Last week, I started to assemble the basis of my paper and finish up my research. On Monday, I started writing the research paper with the information I’ve already gathered about the beginning of phrenology; most of it was in my previous blog post. I also finalized the list of books and microfilms I wanted to see at the various libraries. The part of the writing that I’m having the most trouble with is actually the personal reflection at the end. I know what I want to say about the piece, just not how to say it. I think once I’ve concluded some of the more abstract parts of my research, I’ll be able to better frame my personal opinions. That leads me to the next part of my week- abstract research! Due to some unfortunate red tape with the NYU library system, I wasn’t able to accompany Julia when she went to Bobst. However, on Wednesday afternoon, I went to the Schwarzman research library, which was wonderful. I spent most of my time reading and taking notes from Psychology’s Occult Doubles by Thomas Hardy Leahy. It had several chapters on phrenology and really focused more on the ideological side of the practice. The section that was most crucial to my research was about the eventual failure of phrenology and its connection to the Industrial Revolution. In Leahy’s view, phrenology was a philosophical practice, not just a business practice of the Fowler’s. Its downfall was due to it being ‘both too much of its time and too far ahead of its time,“ which I thought was a really interesting way of looking at it. I visited the N-YHS library, where I got additional insight into the philosophical ideas behind the practice and its downfall.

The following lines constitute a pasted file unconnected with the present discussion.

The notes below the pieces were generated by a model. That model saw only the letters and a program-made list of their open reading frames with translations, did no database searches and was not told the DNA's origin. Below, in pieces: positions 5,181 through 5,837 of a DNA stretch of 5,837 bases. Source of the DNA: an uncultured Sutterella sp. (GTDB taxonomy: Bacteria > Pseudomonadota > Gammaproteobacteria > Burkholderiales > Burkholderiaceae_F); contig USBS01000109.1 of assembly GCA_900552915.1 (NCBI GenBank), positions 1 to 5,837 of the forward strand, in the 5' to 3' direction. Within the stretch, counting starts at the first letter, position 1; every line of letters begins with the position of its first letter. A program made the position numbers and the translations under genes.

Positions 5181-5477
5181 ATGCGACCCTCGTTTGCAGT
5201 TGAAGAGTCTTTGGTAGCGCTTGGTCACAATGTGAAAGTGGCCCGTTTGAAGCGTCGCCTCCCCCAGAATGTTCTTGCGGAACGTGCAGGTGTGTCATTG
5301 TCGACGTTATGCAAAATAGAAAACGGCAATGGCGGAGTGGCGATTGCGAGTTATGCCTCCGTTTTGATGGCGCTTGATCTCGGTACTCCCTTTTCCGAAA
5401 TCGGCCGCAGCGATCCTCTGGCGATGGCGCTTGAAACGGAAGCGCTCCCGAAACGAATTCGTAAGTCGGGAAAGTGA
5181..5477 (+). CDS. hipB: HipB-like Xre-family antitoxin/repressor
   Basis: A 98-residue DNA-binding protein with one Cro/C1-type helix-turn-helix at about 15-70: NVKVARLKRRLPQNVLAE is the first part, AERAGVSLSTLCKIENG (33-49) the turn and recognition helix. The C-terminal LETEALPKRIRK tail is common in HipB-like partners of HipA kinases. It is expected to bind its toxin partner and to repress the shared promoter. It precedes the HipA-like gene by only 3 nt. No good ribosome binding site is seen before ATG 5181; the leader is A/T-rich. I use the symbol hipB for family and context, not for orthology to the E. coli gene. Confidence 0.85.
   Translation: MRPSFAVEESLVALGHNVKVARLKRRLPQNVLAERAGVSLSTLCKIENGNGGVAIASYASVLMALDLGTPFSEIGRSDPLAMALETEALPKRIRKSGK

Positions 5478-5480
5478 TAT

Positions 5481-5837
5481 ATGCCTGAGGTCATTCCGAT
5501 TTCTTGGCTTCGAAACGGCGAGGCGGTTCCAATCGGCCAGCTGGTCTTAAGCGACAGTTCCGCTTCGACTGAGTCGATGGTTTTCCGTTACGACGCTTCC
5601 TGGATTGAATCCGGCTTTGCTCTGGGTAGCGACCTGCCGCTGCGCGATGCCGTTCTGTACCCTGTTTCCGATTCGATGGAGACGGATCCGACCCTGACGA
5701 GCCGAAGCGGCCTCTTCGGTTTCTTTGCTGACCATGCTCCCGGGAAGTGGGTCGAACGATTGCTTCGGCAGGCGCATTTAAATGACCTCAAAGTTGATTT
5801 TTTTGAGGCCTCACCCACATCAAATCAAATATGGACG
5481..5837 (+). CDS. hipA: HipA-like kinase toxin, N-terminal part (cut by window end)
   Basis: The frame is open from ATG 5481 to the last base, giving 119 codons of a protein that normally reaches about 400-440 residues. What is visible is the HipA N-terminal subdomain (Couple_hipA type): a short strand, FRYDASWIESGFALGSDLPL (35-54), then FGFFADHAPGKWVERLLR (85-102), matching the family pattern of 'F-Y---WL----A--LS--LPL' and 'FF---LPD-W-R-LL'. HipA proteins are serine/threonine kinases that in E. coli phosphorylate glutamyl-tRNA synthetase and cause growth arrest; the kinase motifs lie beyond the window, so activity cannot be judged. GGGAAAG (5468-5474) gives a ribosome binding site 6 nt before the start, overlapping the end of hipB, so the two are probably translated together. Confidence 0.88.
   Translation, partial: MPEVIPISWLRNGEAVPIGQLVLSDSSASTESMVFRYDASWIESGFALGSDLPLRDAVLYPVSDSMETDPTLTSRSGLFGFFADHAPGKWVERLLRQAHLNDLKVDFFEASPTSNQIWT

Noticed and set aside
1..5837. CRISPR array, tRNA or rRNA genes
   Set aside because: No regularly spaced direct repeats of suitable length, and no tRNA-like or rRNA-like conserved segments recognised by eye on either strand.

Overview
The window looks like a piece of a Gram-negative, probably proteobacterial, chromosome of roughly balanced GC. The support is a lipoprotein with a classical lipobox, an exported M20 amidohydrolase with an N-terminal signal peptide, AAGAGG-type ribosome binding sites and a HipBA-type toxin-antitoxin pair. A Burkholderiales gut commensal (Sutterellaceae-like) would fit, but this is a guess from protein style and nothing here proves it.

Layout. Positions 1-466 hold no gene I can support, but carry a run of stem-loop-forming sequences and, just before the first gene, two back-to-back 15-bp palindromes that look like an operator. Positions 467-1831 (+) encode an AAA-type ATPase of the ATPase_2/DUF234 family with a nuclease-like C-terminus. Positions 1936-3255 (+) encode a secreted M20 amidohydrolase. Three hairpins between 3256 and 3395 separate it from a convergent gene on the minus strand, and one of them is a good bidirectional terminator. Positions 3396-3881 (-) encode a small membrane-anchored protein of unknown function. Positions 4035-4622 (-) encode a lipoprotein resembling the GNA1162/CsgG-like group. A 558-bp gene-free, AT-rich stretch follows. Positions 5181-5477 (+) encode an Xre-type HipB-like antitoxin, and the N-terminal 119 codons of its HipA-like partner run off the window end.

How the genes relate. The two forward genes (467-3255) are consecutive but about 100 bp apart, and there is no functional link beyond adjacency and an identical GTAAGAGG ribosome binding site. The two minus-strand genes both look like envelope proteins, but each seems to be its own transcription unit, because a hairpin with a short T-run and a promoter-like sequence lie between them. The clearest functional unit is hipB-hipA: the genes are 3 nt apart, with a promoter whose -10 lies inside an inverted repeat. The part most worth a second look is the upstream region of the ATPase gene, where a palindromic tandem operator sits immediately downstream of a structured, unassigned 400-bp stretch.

Visiting the N-YHS library was an amazing experience. Besides looking at some wonderful secondary sources, I was even able to look at a primary source written by the Fowler bros. themselves, which was really exciting. I then finished my research paper and personal reflection, which was a nice feeling of accomplishment. Now I’m focusing on my creative portion of the project, which is giving me a bit more trouble. I realized that even though the artifact itself is going to be in the Children’s Museum, my research paper isn’t really on a level that elementary schoolers would find interesting. Instead, I found that my paper contains topics that I was able to connect to some of the nineteenth century reform movements that I studied my junior year in my U.S. history course. Combined that with the language, I feel like my research would lend itself better to a slightly older age group. That’s all well and good, but I really wanted to contribute something that would make the artifact stand out and appeal to the younger visitors of the Children’s Museum. I’m exploring the idea of making a model of the head that people could touch and even try on to help them realize the concept of phrenology better. So far, I have several different possibilities, ranging from making a wearable model out of a swimcap to a paper mache creation to balloons. There’s also the concern that some of the younger kids might be upset if they get their heads “read” and don’t like the “analysis,” so I would have to include some disclaimers in any lesson plans! I’m still fleshing out the possibilities- and I have to write my Broadcastr script! Still, I feel like this is a good direction and I’m excited to put it all together.